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RBNZ review seeks wider input on quantitative easing

RBNZ review seeks wider input on quantitative easing, bank supervision

By Paul McBeth

June 25 (BusinessDesk) - The panel set up to review the Reserve Bank's governing legislation wants broader public input on some curlier policy questions, such as the decision-making around quantitative easing, the intensity of bank supervision, and what a deposit insurance regime should look like.

The panel, tasked by the government to dig into the Reserve Bank Act, launched its second round of consultation yesterday. That was crowded out by Finance Minister Grant Robertson's decision in principle to adopt deposit insurance for amounts between $30,000 and $50,000, which account for 90 percent of deposits and 40 percent by value.

Bernard Hodgetts, the panel team's director, told a media briefing the panel wants to hear from a broader section of the public than the first round. That drew 67 written submissions, largely from banks, finance companies, insurers, law firms, other professional bodies, academics, former central bank governors and academics.

The consultation is in two parts - a 106-page paper seeking greater detail on Robertson's in-principle decisions and a 178-page document on the next tranche of issues under the review's terms of reference.

Among the questions posed, the panel wants feedback on how quantitative easing - where the Reserve Bank would inject money by buying government bonds or other financial assets - should be conducted. Would the central bank need ministerial consent to buy assets beyond government debt, and are there other issues the group should consider..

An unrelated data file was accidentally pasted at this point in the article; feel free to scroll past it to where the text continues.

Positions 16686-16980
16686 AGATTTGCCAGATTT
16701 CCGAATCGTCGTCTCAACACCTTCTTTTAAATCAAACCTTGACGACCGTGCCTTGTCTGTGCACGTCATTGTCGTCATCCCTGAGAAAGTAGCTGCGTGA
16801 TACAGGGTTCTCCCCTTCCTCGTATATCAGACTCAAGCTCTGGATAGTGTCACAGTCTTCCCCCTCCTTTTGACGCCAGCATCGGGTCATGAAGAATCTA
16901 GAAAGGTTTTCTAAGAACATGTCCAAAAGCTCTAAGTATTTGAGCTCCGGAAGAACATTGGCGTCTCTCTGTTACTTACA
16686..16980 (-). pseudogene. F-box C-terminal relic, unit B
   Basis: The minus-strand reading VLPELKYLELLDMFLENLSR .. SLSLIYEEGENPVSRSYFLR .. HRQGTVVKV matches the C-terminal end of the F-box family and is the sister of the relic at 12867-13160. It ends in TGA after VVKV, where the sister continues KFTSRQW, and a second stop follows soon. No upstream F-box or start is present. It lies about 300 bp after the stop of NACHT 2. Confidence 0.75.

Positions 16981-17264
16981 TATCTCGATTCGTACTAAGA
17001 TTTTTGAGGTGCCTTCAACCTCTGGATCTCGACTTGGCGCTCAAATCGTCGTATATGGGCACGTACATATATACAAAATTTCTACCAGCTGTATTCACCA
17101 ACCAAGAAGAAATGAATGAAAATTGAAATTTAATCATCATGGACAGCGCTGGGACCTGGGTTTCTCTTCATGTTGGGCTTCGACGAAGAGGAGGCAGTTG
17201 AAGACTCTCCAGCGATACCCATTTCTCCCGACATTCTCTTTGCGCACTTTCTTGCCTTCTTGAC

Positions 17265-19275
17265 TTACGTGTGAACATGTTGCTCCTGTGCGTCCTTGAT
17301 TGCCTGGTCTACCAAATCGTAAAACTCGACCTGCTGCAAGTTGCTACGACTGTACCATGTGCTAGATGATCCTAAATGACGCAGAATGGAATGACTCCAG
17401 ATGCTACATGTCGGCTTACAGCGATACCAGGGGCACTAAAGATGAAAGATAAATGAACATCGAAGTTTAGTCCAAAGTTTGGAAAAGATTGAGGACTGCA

The paper said there is a tension with fiscal policy in a credit easing that blurred the boundary between government and an independent central bank. It drew on European and UK experience and said it seemed appropriate for the Reserve Bank to be independent in that area.

Similarly, the paper seeks feedback on how much power the minister should have in determining the Reserve Bank's scope and objectives in intervening in foreign exchange markets. The central bank can attempt to smooth the peaks and troughs through active trading in FX markets and the review found a number of areas where the law could be updated to give more independence to the bank.

Another area the panel wants feedback on is in the level of bank supervision and what regulatory tools and powers the Reserve Bank should have. That includes questions of broadening out the attestation regime - essentially an honour system in which directors say their bank is complying with the rules under threat of criminal sanction, something that hasn't been pursued before.

The review also wants to know whether the Reserve Bank should adopt more intensive supervision, and whether its five-year funding agreement with the minister is still suitable. Introducing an industry levy is among the options being considered to fund that supervisory role.

Submissions close on Aug. 16.

(BusinessDesk)

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